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Published April 30, 2024 | Version v1
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The Legal and Policy Infrastructure of Irregularity: Poland

  • 1. ROR icon University of Warsaw


Embedded within the conceptual framework of 'irregularity assemblage', this report focuses on 'the production of irregularities' in the context of migration, aiming to illuminate its complexity from the perspective of the national policy level in Poland. Drawing on our qualitative empirical material and secondary data, this report explains the complexity of the phenomenon of irregularised migrants and irregular migration to Poland between 2004 and 2023. Although the attractiveness of immigration to Poland has increased in recent years, channels of irregular immigration (mainly from post-communist countries or Vietnam) were already observed in the 2000s. The government's response to this new challenge was to launch three regularisation campaigns in 2003, 2007, and 2012, which involved only a few thousand people. The estimated number of irregular migrants in Poland around 2016 was less than 100,000, with more precise figures for 2019 suggesting a decrease to 15,000-20,000 people. Importantly, in refugee migration, Poland has never been a leading destination country; instead, it has been treated as a transit country. This was encouraged, among other things, by a rather hostile policy to refugees and migrants from outside the Christian cultural sphere. A turning point in the discussion of irregular migration was the refugee crisis on the Polish-Belarusian border, which has continued to dominate political and media discourse since mid-2021.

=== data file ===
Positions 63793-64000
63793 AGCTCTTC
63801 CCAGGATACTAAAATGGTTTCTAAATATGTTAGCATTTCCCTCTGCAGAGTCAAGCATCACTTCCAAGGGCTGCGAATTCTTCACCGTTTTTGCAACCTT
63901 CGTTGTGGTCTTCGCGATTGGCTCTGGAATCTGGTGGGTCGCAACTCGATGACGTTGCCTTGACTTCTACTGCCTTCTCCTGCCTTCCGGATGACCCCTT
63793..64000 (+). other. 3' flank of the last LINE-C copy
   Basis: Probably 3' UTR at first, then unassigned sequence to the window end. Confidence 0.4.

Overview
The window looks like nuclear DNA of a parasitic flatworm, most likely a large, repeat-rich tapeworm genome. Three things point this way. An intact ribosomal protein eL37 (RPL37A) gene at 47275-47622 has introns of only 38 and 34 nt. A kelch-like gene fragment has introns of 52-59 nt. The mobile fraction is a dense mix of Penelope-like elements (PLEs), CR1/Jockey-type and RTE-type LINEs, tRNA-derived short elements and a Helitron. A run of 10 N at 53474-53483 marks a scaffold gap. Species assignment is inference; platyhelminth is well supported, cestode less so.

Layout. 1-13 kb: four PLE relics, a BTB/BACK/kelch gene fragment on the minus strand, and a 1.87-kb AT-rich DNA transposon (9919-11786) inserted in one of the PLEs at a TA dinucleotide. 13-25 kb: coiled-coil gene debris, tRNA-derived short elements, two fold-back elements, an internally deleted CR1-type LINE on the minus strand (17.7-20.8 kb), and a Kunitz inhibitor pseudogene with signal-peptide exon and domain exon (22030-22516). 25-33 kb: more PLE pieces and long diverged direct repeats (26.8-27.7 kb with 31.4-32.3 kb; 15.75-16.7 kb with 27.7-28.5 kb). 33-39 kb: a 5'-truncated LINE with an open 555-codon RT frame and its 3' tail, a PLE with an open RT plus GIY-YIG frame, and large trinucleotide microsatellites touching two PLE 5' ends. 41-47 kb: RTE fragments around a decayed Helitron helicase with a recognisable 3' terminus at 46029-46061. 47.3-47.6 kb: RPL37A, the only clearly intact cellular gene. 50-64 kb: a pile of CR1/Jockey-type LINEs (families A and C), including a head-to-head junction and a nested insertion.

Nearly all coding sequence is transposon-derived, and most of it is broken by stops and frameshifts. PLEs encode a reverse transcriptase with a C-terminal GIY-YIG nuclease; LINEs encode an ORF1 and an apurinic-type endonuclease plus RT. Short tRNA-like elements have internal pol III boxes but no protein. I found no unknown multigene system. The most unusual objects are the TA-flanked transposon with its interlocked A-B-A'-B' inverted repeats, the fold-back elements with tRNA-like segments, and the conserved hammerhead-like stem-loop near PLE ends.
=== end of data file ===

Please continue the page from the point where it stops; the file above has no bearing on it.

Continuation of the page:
Apart from the regularisation measures, successive governments have not introduced separate solutions concerning irregularised migrants. Foreigners without the necessary residence permits have significantly limited access to public services or social assistance. The lack of an overall vision of immigration and integration policy results in numerous difficulties for foreigners living in Poland. The study also highlights the problem of racialisation and ethnicisation in political discourse, legislation, and the practices of public institutions. Moreover, the study has found that the provisions of the immigration laws remain unclear, administrative procedures take much longer than the law requires, and there is a shortage of qualified staff in public institutions dealing with foreigners. What is more, foreigners residing in Poland can fall into the trap of irregularity relatively quickly (and unknowingly).

The main area of political or academic discussion in relation to undocumented migration remains the presence and activity of foreigners in the labour market. The evidence presented in this report confirms the existence of labour market niches in which conditions favour work in the informal economy (e.g., agriculture, domestic work). Despite the introduction of numerous measures to liberalise access to the labour market in Poland since 2006, examples of illegal employment of foreigners can still be observed. Immigrants from Ukraine, who can count on privileged treatment, remain the dominant group of foreign workers in Poland. This is facilitated, among other things, by the special law introduced in March 2022, which is dedicated to displaced people fleeing the full-scale Russian aggression in Ukraine. At the same time, recent years have seen a growing presence of workers from Asian or South American countries, who are often victims of the unfair practices of employers or migration intermediaries.


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I-CLAIM – Improving the living and labour conditions of irregularised migrant households in Europe 101094373
European Commission